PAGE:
if Walt Whitman were washing dishes in a kitchen in East Vancouver, listening to the coyotes through the screen door while her daughter slept in the other room.
it’s late, i’m doing dishes in the company of moths the streetlight’s out between me and the park’s black trees between me and the dark there’s a coyote killing something my child’s asleep in bed, curls dark in shadows and with sweat eyelashes like mosquito legs in sunlight i can almost see the lake behind the house but not right now: it’s dark the streetlight’s out again a former bog, a skating rink, a mill pond, water for a brewery they stopped up all the creeks to put the houses in a sort of unattractive fish here now, an unattractive name i read that once, before the creeks were filled, a seal could swim     this whole way from the sea
Fenn Stewart lives in Vancouver, where she teaches literature, writing, and research. Her poetry has appeared in The Capilano Review, Open Letter, The Arcadia Project, and in the form of three chapbooks, An OK Organ Man (shortlisted for the 2013 bpNichol Chapbook Award), Vegetable Inventory, and from Waltzing. Her research on Canadian culture and literature has appeared in various journals, including ARIEL: A Review of International English Literature and Law, Culture, and the Humanities. Better Nature is Stewart’s first book of poetry.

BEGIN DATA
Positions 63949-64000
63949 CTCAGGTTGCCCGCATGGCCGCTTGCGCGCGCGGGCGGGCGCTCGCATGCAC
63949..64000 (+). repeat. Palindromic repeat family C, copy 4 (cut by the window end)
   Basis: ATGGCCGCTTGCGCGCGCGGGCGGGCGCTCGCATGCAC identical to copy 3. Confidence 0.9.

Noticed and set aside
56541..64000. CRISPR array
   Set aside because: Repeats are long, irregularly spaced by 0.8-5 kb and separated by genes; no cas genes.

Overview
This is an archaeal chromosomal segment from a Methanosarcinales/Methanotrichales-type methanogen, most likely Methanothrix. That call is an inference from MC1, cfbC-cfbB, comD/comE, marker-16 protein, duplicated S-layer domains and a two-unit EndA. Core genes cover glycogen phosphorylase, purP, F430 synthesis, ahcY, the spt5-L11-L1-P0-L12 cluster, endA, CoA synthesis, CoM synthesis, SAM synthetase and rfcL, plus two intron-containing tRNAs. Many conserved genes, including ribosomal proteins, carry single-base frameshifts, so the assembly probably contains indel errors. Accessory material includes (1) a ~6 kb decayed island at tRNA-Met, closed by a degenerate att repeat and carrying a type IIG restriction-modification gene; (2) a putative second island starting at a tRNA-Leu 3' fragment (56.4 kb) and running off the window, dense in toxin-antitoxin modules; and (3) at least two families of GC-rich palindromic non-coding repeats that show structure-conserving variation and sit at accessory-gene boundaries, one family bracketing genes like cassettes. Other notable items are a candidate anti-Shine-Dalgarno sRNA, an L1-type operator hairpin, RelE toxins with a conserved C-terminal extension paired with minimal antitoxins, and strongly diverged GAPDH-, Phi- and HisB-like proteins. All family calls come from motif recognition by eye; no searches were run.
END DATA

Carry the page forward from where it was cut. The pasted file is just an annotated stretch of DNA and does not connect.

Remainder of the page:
Much of the language that makes up Better Nature — the first poetry collection by writer and academic Fenn Stewart — is drawn from a diary that Walt Whitman wrote while travelling through Canada at the end of the nineteenth century.
But rather than waxing poetic about the untouched Great White North, Stewart inlays found materials (early settler archives, news stories, email spam, fundraising for environmental NGOs, and more) to present a unique view of Canada’s “pioneering” attitude towards “wilderness”—one that considers deeper issues of the settler appropriation of Indigenous lands, the notion of terra nullius, and the strategies and techniques used to produce a “better nature” (that is, one that better serves the nation).
Arrived September 2017.
Purchase from the Book*Hug website or at your local bookstore. $12.99 (e-book), $18 (paperback), $21 (e-book and print bundle).
Inlaying Whitman with found materials.
The copyrights of all poems included in the series remain with their authors, and are reprinted with the permission of the publishers.